Conversely, there can be no doubt that, under a general theory of damages, a plaintiff is entitled to be made whole. The situation presented here is somewhat unusual in that the GT has allegedly increased in value since the time of purchase, unlike most motor vehicles that would have diminished in value from the time of purchase to the time of the accident.  Where a vehicle, like any other piece of personal property, has increased in value and is subsequently damaged by the negligence of the defendant, the plaintiff should be entitled to recover the cost of that diminution in value.  Otherwise, the plaintiff will not be made whole.  In our view, PJI 2:311 was intended to cover the situation in Gass (264 NY at 143-144), where personal property has depreciated from its original market value and is then damaged by the negligence of the defendant.  The plaintiff in such a case will be entitled to recover the costs of repairs or the diminution in value, whichever is less.
If personal property appreciates in market value from the time of its acquisition and is damaged by the negligence of another, the rule of this decision allows for the third-party recovery of both repair costs and proven diminished value IF repairs are actually made.  If, however, like most chattel (personal property), if the property's original market value has depreciated, then its owner will be limited to recover either the reasonable cost of repairs or the property's diminished value, whichever is less.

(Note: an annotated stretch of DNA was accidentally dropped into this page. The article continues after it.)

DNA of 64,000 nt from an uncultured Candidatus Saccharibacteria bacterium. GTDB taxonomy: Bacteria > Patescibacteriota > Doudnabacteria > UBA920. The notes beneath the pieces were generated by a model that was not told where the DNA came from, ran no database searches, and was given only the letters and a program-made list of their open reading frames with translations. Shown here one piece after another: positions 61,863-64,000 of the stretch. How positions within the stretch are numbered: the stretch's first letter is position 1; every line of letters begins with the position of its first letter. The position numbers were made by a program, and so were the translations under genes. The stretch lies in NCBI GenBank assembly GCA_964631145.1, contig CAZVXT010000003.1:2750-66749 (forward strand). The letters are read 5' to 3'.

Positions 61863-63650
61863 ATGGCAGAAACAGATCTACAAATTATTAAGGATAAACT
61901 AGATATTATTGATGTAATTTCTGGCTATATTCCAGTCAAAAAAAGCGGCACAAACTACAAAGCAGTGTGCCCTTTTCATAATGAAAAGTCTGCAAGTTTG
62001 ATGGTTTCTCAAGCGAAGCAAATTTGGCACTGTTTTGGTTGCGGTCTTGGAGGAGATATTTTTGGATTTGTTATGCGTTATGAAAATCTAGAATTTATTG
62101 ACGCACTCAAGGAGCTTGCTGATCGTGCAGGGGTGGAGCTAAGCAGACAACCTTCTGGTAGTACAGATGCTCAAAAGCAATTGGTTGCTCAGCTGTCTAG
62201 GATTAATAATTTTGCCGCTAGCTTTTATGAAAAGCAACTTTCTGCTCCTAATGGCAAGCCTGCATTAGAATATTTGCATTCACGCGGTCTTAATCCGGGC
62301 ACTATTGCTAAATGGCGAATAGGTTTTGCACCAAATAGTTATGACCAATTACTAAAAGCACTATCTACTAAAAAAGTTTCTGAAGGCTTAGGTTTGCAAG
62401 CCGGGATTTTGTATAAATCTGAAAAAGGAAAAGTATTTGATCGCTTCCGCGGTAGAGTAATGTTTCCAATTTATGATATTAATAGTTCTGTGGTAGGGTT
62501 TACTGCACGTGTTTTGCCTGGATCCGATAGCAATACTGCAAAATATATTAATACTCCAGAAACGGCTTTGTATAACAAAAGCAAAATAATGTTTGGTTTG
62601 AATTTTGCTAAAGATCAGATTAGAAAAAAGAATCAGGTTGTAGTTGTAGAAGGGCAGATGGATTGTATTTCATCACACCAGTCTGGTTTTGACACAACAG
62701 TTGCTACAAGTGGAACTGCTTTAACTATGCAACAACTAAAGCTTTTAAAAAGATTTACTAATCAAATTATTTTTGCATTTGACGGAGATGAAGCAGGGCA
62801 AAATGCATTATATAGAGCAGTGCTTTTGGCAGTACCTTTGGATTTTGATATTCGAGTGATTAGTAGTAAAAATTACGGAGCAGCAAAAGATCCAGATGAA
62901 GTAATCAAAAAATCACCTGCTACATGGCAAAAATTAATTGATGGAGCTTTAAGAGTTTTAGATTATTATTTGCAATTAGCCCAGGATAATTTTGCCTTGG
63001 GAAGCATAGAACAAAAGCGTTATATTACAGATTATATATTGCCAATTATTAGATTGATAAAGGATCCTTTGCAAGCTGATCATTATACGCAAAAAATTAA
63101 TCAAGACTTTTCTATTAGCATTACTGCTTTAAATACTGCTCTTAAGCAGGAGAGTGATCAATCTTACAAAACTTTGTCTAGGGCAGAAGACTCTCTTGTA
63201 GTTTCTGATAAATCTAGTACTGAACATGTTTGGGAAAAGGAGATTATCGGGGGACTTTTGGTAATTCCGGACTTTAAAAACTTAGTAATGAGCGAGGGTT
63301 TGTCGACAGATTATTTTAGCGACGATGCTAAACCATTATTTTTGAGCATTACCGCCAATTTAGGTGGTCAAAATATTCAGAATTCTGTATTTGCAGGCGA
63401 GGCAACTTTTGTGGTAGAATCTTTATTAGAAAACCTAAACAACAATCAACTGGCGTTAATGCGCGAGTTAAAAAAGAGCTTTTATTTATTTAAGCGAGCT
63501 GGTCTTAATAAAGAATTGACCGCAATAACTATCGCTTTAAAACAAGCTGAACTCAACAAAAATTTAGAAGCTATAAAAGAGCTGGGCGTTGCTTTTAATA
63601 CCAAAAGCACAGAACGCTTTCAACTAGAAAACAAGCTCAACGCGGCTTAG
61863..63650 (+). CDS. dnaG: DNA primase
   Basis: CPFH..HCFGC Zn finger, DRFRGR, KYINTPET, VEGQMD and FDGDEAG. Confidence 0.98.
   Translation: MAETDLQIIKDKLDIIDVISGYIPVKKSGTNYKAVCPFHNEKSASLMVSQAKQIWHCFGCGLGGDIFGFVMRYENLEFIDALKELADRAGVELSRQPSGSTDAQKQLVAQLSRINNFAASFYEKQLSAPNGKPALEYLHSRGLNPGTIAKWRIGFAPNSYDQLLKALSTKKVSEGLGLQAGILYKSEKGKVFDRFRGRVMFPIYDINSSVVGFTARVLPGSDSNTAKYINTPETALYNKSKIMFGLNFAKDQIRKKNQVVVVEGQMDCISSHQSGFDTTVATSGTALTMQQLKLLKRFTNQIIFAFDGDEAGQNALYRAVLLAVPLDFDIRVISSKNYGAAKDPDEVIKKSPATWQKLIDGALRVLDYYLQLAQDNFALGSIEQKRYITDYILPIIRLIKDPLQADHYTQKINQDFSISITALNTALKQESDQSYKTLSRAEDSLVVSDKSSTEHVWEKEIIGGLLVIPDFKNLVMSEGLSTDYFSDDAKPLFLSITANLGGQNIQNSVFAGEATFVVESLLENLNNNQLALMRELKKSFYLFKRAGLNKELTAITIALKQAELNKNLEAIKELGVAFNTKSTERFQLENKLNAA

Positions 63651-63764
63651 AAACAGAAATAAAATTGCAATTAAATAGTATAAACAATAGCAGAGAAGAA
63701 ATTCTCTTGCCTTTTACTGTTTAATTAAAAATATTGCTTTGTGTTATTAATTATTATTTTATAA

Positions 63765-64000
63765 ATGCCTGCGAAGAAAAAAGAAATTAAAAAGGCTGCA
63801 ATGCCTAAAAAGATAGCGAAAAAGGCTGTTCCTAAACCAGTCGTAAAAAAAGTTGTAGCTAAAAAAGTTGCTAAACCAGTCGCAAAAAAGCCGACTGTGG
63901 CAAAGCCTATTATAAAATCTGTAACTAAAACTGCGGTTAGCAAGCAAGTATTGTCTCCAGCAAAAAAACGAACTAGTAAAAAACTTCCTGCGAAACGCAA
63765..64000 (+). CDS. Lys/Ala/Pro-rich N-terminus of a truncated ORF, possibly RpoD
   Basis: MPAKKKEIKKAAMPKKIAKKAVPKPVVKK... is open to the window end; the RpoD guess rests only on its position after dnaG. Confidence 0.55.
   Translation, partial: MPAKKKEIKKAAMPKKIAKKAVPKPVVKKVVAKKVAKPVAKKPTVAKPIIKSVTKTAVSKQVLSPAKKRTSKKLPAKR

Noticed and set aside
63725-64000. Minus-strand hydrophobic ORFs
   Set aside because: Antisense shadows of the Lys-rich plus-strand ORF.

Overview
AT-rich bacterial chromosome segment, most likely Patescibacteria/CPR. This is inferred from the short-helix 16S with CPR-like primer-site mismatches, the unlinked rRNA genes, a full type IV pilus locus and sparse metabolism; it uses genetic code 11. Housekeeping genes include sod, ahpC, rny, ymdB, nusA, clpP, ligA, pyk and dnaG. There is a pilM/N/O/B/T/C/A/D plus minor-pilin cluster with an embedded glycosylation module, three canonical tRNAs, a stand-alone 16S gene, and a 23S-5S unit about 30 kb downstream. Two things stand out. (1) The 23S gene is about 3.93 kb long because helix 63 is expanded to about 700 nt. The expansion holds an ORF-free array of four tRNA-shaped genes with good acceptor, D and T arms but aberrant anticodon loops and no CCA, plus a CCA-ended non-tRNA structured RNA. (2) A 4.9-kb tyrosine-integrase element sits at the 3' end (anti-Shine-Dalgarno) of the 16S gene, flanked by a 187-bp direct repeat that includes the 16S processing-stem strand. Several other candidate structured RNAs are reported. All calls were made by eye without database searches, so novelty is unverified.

The actual impact of this decision to personal auto and liability insurers should be minimal since most personal property depreciates rather than appreciates in market value after acquisition.  It marks, however, what could be considered a "new" rule in New York.  New, at least, to the 20th and 21st centuries.